3. the tangent is horizontal (for simplicity)
  4. $(xs, 0) $ the snap point is with coordinates (to simplify the equation otherwise its too long).

The way I'd go about it is the following:

  1. Find the middle point between the two points and its coordinates $(x_m,y_m)$.

$$ \left(\frac{x1 + x2}{2}, \frac{y1 + y2}{2}\right)$$

  1. Write out the equation for the line perpendicular to the line connecting the two points

$$ y_{12,perp} =\frac{y1+y2}{2}-\frac{x2-x1 }{y2-y1}\left(x+\frac{1}{2} (-x1-x2)\right)$$

  1. Find the equation for the line perpendicular to the Line (the one you want to be tangent), with one parameter changing (e.g the $x_L$ if its horizontal).

$$xT = xC$$

In this particular step because of assumptions 3 and 4 the this equation is a lot simpler. Otherwise it would have looked very much like equation from step 2, but with points P3 and P4 belonging to the tangent. I thought it better to do it this way, because the final equation is almost unusable otherwise.

  1. Then assume a point in space ($x_c,y_c$). For that point to be the center it should be in equal distance from point 1 ($x_1,y_1$), 2 ($x_1,y_1$), and the point tangent to the equation. For this subset you will only have 2 unknowns ($x_c,y_c$) - because the snap point coincides with the center $xc$.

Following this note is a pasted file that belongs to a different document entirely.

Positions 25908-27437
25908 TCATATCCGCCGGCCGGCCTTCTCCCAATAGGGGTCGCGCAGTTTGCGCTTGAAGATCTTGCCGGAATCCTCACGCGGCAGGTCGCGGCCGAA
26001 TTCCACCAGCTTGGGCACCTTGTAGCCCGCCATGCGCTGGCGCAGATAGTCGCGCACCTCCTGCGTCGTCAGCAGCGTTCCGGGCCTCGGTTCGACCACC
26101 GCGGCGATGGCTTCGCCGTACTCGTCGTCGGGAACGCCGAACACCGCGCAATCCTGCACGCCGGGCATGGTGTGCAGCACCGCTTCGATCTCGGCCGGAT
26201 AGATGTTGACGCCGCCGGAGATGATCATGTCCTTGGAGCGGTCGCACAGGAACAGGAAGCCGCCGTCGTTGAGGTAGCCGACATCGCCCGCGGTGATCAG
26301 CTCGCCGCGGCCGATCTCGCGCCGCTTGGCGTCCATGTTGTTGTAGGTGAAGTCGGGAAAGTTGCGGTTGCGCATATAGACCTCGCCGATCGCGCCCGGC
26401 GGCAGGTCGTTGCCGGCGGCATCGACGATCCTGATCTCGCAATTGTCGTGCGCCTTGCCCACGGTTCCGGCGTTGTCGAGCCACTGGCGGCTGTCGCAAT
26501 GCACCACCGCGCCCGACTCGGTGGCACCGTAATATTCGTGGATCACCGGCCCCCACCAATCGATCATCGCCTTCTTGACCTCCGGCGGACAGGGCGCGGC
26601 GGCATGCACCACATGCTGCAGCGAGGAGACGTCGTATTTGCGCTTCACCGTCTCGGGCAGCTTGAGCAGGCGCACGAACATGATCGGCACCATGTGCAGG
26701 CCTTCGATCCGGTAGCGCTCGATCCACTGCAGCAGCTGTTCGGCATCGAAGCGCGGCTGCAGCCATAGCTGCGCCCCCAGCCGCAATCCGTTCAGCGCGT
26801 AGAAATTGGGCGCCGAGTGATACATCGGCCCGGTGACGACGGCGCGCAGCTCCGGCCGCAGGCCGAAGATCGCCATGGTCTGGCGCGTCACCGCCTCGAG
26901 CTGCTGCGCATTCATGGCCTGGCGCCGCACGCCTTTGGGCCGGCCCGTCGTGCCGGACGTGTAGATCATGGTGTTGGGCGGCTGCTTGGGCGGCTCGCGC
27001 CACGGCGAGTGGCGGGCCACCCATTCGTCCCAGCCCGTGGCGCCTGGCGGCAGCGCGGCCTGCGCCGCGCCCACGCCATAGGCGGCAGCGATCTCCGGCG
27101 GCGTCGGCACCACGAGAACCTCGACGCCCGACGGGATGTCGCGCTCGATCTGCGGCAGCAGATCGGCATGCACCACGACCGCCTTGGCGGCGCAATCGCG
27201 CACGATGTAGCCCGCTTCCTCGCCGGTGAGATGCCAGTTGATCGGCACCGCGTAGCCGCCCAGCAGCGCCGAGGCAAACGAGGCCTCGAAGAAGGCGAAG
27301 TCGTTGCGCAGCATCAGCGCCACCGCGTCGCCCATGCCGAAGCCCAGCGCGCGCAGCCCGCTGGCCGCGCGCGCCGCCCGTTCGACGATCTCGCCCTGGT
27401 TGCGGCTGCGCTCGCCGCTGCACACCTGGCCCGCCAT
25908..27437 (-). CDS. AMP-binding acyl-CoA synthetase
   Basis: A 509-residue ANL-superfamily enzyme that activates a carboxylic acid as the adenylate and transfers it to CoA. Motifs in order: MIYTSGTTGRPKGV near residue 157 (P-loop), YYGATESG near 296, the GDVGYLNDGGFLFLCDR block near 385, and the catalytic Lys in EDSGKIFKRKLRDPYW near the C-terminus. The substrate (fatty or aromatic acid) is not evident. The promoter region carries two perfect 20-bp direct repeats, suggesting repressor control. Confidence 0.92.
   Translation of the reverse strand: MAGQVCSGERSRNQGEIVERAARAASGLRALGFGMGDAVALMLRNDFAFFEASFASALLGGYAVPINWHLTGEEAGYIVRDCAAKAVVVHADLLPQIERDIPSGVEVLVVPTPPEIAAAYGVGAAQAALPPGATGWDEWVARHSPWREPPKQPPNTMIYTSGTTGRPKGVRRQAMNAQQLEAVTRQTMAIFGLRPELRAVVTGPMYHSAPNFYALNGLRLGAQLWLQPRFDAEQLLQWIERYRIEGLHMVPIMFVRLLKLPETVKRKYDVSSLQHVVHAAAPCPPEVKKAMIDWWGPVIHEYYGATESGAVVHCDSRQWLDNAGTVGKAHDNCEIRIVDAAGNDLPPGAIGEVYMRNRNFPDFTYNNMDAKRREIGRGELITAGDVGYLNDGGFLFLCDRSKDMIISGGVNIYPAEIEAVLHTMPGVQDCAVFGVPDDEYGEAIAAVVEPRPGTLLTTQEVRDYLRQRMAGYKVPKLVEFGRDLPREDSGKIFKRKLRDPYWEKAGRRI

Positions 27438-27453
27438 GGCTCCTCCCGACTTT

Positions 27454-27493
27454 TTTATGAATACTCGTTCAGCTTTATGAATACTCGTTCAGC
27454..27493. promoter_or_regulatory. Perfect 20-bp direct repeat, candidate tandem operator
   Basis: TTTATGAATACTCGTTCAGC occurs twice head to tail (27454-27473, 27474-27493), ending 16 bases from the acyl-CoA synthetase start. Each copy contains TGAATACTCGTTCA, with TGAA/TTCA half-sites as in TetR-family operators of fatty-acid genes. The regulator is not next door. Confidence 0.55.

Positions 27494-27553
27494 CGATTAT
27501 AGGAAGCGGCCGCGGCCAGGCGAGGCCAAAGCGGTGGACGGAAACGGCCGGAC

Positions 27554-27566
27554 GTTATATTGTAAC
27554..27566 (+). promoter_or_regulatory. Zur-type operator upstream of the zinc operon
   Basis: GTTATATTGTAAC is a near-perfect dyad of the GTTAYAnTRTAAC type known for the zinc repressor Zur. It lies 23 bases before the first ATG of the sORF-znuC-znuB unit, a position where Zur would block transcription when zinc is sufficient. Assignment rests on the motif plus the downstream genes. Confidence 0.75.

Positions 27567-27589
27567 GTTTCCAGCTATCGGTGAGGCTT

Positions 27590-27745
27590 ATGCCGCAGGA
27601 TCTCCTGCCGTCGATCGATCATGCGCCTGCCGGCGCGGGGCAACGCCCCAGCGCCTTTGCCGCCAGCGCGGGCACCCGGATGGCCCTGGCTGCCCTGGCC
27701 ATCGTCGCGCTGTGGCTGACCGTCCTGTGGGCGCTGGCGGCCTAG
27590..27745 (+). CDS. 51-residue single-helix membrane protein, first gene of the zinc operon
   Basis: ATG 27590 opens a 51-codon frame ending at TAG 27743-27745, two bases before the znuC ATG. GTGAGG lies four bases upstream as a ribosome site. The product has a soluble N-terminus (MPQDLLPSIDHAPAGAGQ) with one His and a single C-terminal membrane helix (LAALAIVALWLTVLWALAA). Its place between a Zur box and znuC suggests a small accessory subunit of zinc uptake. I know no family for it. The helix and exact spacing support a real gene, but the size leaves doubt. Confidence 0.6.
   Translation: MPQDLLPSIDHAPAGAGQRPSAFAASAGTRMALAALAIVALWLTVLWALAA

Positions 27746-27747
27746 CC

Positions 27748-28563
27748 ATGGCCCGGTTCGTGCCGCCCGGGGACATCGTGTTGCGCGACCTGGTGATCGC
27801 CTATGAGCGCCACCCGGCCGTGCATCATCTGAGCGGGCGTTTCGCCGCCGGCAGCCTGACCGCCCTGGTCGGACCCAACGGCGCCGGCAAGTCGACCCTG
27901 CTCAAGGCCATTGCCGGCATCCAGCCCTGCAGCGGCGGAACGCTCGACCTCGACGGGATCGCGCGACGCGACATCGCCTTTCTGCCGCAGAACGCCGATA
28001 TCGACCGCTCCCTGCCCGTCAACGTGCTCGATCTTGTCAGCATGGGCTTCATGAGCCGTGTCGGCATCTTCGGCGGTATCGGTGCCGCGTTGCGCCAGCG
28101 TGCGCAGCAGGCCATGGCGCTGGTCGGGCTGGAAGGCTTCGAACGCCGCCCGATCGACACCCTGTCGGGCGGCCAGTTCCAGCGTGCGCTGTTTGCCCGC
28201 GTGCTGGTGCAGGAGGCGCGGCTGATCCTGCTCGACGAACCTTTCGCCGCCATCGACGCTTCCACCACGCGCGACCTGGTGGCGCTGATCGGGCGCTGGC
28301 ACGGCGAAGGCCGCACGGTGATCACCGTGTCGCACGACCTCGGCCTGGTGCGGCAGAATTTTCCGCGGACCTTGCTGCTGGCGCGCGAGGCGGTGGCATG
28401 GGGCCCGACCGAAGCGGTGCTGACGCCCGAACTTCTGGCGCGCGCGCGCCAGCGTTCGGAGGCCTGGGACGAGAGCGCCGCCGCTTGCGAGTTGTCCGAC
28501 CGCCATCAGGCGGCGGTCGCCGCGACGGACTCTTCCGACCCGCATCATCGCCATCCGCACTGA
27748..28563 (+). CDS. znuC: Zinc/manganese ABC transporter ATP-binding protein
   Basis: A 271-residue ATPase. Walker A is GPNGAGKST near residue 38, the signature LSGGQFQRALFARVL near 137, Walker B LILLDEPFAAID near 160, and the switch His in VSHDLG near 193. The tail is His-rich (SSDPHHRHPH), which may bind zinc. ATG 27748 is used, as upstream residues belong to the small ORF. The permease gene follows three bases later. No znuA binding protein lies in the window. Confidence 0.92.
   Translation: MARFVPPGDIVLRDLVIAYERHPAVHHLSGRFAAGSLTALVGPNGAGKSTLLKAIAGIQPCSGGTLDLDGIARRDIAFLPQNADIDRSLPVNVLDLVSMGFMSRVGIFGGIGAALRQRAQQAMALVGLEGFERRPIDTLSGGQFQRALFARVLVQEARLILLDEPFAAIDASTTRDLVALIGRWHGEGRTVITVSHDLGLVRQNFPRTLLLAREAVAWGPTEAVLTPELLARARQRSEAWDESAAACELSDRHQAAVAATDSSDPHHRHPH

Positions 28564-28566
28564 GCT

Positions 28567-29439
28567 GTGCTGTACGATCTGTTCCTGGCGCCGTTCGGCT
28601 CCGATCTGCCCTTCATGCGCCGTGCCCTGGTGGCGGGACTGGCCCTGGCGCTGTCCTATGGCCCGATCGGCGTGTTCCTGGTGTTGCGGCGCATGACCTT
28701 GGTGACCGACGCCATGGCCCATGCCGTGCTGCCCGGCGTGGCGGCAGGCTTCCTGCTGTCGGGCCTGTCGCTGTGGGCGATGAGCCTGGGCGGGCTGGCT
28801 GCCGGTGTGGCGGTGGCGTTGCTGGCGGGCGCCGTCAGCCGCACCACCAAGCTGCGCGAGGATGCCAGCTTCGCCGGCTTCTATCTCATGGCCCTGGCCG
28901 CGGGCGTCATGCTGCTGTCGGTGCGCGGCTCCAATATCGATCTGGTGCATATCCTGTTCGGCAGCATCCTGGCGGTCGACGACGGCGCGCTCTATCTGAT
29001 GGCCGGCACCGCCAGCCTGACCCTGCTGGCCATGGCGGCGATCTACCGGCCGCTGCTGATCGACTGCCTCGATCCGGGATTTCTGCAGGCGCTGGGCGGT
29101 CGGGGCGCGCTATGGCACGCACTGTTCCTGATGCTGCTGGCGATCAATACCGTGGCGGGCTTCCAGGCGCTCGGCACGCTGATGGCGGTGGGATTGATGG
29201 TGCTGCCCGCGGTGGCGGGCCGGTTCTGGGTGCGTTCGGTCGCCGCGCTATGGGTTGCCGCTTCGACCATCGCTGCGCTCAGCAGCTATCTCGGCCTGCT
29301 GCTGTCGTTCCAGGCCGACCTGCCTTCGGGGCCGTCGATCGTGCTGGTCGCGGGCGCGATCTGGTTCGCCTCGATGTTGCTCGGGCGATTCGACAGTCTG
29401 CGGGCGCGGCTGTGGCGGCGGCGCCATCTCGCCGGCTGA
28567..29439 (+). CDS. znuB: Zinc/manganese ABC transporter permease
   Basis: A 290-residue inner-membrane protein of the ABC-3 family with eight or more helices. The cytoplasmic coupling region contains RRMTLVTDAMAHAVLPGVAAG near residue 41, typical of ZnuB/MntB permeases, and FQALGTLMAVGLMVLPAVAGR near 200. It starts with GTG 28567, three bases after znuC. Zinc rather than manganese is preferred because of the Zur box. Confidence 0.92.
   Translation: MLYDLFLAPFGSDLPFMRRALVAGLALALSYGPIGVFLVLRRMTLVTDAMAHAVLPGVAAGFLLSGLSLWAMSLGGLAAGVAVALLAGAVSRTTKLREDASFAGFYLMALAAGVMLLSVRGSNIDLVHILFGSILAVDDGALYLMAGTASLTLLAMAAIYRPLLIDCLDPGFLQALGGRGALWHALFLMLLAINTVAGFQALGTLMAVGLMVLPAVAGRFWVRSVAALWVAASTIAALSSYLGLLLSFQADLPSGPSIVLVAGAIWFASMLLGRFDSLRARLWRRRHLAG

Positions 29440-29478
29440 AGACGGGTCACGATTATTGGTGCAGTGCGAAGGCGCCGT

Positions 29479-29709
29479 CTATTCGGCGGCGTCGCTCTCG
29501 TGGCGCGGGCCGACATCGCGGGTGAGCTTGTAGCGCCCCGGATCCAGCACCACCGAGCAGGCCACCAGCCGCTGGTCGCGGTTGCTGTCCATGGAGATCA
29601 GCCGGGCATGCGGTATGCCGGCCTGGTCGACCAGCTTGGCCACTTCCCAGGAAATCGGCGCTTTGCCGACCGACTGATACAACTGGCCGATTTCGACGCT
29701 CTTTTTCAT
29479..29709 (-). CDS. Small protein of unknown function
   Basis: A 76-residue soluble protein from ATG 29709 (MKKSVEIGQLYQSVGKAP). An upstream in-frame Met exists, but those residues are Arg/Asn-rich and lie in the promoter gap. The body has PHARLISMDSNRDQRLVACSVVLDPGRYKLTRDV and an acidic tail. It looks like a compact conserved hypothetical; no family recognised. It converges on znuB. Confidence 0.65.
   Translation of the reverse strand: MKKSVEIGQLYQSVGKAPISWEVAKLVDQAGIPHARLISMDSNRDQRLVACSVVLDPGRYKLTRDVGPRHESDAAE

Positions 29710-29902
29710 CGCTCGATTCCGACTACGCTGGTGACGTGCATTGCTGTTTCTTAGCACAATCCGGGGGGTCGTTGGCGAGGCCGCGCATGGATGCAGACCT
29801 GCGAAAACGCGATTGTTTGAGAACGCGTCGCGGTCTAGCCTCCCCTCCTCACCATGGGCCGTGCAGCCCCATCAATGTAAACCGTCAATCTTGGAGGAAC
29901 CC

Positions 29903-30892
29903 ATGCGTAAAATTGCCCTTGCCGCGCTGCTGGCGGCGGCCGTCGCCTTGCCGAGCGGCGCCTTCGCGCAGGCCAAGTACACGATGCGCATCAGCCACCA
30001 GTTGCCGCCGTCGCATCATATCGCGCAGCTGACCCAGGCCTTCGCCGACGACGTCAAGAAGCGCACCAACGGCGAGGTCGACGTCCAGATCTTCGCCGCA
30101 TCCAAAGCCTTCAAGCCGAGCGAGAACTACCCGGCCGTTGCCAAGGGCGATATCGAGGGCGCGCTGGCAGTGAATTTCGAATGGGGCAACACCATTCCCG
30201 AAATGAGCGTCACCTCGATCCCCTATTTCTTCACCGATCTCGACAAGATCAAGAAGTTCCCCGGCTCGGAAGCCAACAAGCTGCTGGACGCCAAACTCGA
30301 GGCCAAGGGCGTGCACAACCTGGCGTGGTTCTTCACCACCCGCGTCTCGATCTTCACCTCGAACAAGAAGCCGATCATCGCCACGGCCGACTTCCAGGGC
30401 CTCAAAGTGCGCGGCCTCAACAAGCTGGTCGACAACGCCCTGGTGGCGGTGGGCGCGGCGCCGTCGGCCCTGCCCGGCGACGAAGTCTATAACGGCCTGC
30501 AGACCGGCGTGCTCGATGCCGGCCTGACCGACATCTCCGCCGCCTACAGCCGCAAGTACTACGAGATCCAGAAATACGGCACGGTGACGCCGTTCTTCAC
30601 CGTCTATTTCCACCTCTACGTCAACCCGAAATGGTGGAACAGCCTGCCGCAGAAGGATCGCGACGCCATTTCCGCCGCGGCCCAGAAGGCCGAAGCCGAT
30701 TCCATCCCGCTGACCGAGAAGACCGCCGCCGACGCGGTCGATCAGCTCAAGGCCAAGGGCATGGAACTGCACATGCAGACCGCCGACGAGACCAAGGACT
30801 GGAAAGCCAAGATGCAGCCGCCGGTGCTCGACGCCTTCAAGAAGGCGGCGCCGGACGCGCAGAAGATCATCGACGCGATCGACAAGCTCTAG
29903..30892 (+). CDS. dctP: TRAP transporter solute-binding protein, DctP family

In this case you have the following equations that need to be solved:

$$\begin{cases} \sqrt{(xc-x1)^2+(yc-y1)^2}=yc\\ yc=\frac{y1+y2}{2}-\frac{(x2-x1) \left(\frac{1}{2} (-x1-x2)+xc\right)}{y2-y1} \end{cases} $$

Solving the above system results in: $$ xc = \frac{1}{2 x2-2 x1}\left(\frac{x1^2 y1^2}{y1^2-2 y1 y2+y2^2}-\frac{x1^2 y2^2}{y1^2-2 y1 y2+y2^2}-x1^2+\frac{2 y1 \sqrt{x1^4 y1 y2-4 x1^3 x2 y1 y2+6 x1^2 x2^2 y1 y2+x1^2 y1^3 y2-2 x1^2 y1^2 y2^2+x1^2 y1 y2^3-4 x1 x2^3 y1 y2-2 x1 x2 y1^3 y2+4 x1 x2 y1^2 y2^2-2 x1 x2 y1 y2^3+x2^4 y1 y2+x2^2 y1^3 y2-2 x2^2 y1^2 y2^2+x2^2 y1 y2^3}}{y1^2-2 y1 y2+y2^2}-\frac{2 y2 \sqrt{x1^4 y1 y2-4 x1^3 x2 y1 y2+6 x1^2 x2^2 y1 y2+x1^2 y1^3 y2-2 x1^2 y1^2 y2^2+x1^2 y1 y2^3-4 x1 x2^3 y1 y2-2 x1 x2 y1^3 y2+4 x1 x2 y1^2 y2^2-2 x1 x2 y1 y2^3+x2^4 y1 y2+x2^2 y1^3 y2-2 x2^2 y1^2 y2^2+x2^2 y1 y2^3}}{y1^2-2 y1 y2+y2^2}-\frac{2 x1 x2 y1^2}{y1^2-2 y1 y2+y2^2}+\frac{2 x1 x2 y2^2}{y1^2-2 y1 y2+y2^2}+\frac{x2^2 y1^2}{y1^2-2 y1 y2+y2^2}-\frac{x2^2 y2^2}{y1^2-2 y1 y2+y2^2}+x2^2-\frac{y2^4}{y1^2-2 y1 y2+y2^2}+\frac{2 y1 y2^3}{y1^2-2 y1 y2+y2^2}-y1^2+\frac{y1^4}{y1^2-2 y1 y2+y2^2}-\frac{2 y1^3 y2}{y1^2-2 y1 y2+y2^2}+y2^2\right) $$